April Hike of the Month: Dirty Harry’s Balcony

This short two mile hike up to Dirty Harry's Balcony is well worth the views
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Dirty Harry’s Peak is named after a logger of questionable repute—his logging in the North Bend area earned him the moniker. But don’t let that stop you from enjoying the short two mile hike up to Dirty Harry’s Balcony; it’s about an hour’s trek from the trailhead. Those who wish to go further can hike on up to Dirty Harry’s Museum (the names just get better and better) where you can see Harry’s old GMC truck--the only artifact in this “museum.” But beware—there may still be snow on the trail.

To get to the trailhead, take exit 38 off I-90 and follow signs to the Fire Training Academy. You’ll go under the highway; continue until you reach the small parking area. (Don’t forget your Discover Pass!). Follow the gravel path from the trailhead sign until it comes to the paved road to the Fire Academy. There is a bridge over the south fork of the Snoqualmie River—cross it and the trail continues on the other side, on the right. 

Once there, you’ll find that this is the most well-marked trail you’ll ever hike. Signs for Dirty Harry Peak Trail will be on low posts all the way to the Balcony. This is to distinguish the main trail from the many spurs from it that that lead to spots for rock climbers. The area is a favorite of the ropes and piton set. While the spurs lead off to cliff faces, you’ll still encounter many boulders of impressive size on the trail. It zigzags through a fern-dotted forest, but is easy to follow and blissfully all dirt, after this snow-heavy winter and has a moderate elevation gain.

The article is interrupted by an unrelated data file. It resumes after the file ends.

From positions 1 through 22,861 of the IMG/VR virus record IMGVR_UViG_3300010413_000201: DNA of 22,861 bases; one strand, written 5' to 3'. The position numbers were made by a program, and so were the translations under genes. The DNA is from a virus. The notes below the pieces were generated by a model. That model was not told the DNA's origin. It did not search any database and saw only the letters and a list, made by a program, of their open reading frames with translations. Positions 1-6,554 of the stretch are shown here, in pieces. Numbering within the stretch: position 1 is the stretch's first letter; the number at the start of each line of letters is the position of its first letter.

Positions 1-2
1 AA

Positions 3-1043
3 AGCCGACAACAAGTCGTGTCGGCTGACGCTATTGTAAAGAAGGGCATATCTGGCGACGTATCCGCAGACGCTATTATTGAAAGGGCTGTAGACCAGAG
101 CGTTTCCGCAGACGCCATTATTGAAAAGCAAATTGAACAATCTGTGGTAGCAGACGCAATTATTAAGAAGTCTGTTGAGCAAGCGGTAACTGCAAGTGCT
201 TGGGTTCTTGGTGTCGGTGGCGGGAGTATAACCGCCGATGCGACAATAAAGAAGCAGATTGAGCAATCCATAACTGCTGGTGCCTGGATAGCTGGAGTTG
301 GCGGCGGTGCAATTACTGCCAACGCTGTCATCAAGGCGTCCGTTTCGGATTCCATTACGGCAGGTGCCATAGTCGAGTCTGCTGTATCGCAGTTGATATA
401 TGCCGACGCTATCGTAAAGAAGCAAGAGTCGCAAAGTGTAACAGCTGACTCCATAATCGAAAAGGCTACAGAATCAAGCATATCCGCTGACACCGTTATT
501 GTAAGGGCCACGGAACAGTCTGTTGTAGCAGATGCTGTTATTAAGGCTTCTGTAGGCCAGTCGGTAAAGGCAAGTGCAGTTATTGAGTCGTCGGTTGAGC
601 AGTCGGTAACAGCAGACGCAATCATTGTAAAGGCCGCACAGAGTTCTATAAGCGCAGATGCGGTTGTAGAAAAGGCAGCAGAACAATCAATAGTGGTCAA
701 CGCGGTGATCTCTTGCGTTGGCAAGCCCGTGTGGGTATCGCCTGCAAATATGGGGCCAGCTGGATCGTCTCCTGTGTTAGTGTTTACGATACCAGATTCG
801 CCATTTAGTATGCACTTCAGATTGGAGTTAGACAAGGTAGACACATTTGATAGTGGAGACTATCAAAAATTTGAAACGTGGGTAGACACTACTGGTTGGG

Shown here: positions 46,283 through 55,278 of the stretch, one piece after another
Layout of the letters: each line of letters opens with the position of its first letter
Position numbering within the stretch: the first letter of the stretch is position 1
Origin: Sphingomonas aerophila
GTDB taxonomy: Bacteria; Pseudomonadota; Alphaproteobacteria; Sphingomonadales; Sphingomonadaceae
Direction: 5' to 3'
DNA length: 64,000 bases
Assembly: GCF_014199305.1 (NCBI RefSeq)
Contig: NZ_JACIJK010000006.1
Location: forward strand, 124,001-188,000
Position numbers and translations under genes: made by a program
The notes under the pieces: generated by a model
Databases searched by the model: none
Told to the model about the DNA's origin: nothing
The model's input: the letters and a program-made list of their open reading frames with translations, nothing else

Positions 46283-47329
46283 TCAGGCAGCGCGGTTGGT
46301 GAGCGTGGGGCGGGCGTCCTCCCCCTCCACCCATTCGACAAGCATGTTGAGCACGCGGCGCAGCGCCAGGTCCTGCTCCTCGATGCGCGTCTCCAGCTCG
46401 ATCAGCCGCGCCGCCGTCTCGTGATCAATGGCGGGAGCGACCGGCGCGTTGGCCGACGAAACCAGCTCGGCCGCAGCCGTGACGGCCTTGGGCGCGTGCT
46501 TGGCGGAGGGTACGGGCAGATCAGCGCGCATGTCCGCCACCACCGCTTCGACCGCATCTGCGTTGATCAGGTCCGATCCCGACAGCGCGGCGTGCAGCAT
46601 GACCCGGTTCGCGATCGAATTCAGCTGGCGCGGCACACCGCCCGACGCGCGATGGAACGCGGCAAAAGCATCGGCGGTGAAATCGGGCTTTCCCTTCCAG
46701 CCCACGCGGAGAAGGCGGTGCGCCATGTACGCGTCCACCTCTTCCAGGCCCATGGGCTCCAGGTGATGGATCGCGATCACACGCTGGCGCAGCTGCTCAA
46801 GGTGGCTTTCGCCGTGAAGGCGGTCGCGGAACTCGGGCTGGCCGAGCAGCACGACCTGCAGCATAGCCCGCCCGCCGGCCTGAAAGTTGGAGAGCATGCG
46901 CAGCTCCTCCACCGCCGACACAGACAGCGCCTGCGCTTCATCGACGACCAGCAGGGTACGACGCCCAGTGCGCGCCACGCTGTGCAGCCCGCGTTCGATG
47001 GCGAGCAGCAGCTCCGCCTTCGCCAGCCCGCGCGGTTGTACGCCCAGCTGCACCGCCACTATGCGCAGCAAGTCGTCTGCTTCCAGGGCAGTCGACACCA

As you climb, the rocks and ferns will give way to an impressive cinema-worthy landscape of massive downed trees. The trail itself is completely clear, due to impressive work by the Washington Trails Association. Along the way to the final “Balcony” or viewpoint, there are several others that offer impressive views—a nice compensation for the fact that you are never too far from some road noise of I-90. There is a final push from the main trail, up a short steep section that gets you to the Balcony—a view east of the Snoqualmie River Valley. You’ll see I-90 way down below, and McClellan Peak and Defiance Ridge at the other end. Snoqualmie Pass is ahead as well.

After a break at the Balcony, you can head back down, or for those looking for more climbing, go back to the main trail and continue on to the Museum and the summit. While the entire trail to the Balcony is snow free, an hour’s climb from there will put you back in the white stuff until the weather is a little warmer.

Heed that signs that say to beware of the cliffs—the rocky outlooks of this hike all have steep drops below. Dogs should be kept on leashes, and little ones close at hand. But this easily accessible I-90 corridor hike is a great first spring outing to get the hiking boots (and your muscles!) loosened up for summer trails.

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